Ever wonder how folks around the world celebrate birthdays? As I approached my own recent birthday, I wondered.
So, I did a little poking around, learned about some fun traditions, and thought of some ways for you to incorporate them at home and at work (see ideas below).
These are only a few of the many types of celebrations. Some are more traditional, some observed more widely than others, with each country, region and family celebrating in their own ways.
- Argentina – Family members tug on earlobes of the birthday girl/boy’s, once for each year
- Australia – Children eat “Fairy Bread” (white bread with butter and sugar candy sprinkles!)
- Brazil – Large, extravagant affairs, elaborate desserts and sweets
- Canada – Person is ambushed with butter/grease smeared on the noses to ward off bad luck
- China – “Long Life Noodles” are eaten, long noodle slurps equal a long life
- Denmark – Danish flag set outside to signal a birthday, presents placed around child’s bed for morning
- Ecuador – Celebrate on day the saint they were named for was born, just a card on their birthday
- Egypt – Celebrate with singing and dancing, flower and fruit decorations symbolize life and growth
- Germany – Children don’t have to do homework or chores, adults buy drinks for friends
- Ghana – Children are awoken with an “oto” breakfast (fried smashed yam, egg and onion patty)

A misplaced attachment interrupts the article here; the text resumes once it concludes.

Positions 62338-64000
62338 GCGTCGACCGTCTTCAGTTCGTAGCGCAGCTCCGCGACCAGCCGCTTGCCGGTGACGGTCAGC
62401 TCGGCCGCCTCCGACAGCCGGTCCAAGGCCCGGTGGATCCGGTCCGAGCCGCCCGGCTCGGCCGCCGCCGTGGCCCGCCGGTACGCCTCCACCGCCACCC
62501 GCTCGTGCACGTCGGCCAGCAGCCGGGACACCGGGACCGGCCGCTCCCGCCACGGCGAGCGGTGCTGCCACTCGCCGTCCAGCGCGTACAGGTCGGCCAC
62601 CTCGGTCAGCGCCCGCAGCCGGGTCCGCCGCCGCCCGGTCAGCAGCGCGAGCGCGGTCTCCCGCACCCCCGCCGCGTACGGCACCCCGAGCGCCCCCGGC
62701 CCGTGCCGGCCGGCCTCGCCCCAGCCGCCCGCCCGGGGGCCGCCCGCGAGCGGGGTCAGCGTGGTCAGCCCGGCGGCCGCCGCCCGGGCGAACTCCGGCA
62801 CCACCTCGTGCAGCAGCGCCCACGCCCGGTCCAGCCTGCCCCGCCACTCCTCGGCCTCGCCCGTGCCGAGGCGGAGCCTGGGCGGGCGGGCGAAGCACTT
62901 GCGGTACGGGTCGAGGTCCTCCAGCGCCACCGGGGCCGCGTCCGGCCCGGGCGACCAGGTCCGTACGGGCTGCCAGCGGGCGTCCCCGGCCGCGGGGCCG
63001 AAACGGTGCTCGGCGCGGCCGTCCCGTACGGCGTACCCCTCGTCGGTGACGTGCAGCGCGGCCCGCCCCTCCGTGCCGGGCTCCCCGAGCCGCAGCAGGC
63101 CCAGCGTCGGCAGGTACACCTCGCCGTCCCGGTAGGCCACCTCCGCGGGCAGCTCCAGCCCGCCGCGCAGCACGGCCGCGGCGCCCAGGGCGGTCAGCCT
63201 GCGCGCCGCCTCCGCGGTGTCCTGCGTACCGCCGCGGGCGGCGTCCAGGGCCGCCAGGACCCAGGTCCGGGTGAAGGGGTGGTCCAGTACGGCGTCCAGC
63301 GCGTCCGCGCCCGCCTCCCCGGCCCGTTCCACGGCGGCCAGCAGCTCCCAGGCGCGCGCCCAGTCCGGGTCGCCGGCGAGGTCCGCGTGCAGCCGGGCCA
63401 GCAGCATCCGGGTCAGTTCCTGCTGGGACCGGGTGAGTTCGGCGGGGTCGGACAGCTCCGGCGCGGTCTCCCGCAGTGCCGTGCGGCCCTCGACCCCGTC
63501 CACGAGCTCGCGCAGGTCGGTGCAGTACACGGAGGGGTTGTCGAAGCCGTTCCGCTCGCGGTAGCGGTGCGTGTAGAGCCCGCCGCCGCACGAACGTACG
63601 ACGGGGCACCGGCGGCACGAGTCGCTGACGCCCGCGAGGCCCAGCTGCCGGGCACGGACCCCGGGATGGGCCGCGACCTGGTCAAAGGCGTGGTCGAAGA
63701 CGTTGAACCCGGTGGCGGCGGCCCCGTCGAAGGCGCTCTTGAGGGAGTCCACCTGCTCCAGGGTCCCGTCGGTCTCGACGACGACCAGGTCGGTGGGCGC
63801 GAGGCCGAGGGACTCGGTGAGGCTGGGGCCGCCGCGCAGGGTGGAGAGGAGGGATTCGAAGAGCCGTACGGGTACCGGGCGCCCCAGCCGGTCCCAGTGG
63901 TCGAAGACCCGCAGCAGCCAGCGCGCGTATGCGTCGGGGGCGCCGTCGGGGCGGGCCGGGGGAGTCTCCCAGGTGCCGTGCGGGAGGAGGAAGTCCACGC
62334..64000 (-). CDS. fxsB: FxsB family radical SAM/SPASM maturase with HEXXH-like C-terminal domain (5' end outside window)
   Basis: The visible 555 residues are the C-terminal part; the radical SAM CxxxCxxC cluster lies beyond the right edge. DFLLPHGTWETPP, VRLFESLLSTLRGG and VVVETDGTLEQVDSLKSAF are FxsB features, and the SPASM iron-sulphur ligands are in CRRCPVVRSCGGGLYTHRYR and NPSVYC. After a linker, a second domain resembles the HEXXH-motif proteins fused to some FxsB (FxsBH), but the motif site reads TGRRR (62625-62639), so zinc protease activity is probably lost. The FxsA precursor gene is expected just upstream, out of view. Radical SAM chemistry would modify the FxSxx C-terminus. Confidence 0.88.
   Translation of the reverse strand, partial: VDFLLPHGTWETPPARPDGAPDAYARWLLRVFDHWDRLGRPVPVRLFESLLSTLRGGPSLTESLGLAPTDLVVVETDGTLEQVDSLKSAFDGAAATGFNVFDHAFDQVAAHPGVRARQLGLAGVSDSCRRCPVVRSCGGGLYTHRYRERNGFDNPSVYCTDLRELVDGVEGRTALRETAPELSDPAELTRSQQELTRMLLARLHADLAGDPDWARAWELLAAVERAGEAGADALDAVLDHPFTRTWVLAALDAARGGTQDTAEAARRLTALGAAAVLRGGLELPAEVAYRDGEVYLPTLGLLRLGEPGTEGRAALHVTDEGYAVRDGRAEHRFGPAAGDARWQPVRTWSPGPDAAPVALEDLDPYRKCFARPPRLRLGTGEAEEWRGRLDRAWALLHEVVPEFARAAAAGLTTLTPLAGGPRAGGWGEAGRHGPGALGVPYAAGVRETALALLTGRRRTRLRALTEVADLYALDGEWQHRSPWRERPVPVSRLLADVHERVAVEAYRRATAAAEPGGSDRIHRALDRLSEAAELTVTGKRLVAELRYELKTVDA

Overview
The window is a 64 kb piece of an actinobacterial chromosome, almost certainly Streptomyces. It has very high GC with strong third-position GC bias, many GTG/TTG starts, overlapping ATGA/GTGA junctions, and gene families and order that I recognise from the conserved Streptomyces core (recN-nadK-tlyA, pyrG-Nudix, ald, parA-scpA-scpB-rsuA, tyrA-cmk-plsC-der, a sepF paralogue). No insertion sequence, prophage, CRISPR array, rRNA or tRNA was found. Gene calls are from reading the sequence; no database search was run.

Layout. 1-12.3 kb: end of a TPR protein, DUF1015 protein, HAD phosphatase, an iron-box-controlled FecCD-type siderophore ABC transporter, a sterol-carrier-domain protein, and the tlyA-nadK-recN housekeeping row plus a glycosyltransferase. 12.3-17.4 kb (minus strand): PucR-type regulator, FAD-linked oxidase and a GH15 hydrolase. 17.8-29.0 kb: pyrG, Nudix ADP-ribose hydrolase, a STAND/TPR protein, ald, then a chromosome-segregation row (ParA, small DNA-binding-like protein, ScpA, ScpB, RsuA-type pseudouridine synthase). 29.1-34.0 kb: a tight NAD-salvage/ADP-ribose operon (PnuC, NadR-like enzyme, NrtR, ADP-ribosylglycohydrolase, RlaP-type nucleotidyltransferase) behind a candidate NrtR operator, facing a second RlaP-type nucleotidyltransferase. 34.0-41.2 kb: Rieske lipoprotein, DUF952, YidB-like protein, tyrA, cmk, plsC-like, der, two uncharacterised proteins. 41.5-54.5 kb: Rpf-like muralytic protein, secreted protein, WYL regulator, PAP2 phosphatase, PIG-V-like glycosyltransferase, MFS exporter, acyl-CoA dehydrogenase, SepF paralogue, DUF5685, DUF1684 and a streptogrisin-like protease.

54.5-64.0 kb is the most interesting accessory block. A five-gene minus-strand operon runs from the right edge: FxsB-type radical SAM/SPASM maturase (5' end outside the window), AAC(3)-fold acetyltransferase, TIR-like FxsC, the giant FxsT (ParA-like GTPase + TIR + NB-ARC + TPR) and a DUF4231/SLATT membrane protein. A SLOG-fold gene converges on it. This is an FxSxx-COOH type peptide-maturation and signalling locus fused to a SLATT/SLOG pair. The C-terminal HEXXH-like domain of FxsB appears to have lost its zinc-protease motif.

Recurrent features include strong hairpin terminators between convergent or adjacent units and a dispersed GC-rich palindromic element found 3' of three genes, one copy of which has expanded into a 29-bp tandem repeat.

- Great Britain – Decorated cake with lighted candles to represent child’s age
- Holland – “Crown Years” celebrated at age 5, 10, 15, 20, 21, kids enjoy lemonade and hot chocolate
- Hungary – Saint’s “Name Day” celebrated, earlobe pulling while singing: “God bless you, live so long, so your ears reach your ankles”
- India – Kids get to where new outfits on their special day
- Ireland – “Bumping” the birthday child, adult holds child upside down and gently bumps head on floor, once for each year (ouch!)
- Jamaica – Birthday person is “Antiqued” by throwing flour on them
- Mexico – Candy-filled paper-mache figure (piñata) is whacked with a stick by a blindfolded birthday boy/girl until it bursts open for party guests
- New Zealand – Children have “Fairy Bread” there too
- Nigeria – Large feast and celebrations for years 1, 5, 10, 15
- Norway – Parties with food, music, dancing and chocolate cake
- Russia – Kids bring candy to school for classmates
- USA – Decorated cake with candles and gifts
- Vietnam – Everyone celebrates at New Year, called “Tet”, individual birthdays not typically celebrated
(Click here for more countries)
Ways to Incorporate Traditions at Home and Work:
- Do you know someone who is originally from a different country than you’re from? Ask them about their cultural traditions for celebrating birthdays. Do they have a favorite story from their childhood?
- Do you work on a multicultural team? Try a team building discussion about how each person celebrated their birthday as a child. What was a favorite birthday memory?
- Try celebrating each person on the team’s birthday with a bit of their country’s tradition. Perhaps trying some new foods, treats or customs.
- What’s YOUR lineage? Do you have older relatives you can explore traditions with?
- How about learning and incorporating a new (old) tradition from your lineage into your family celebrations?
Have fun with it! Let me know what you learned from your conversations. And do send pictures!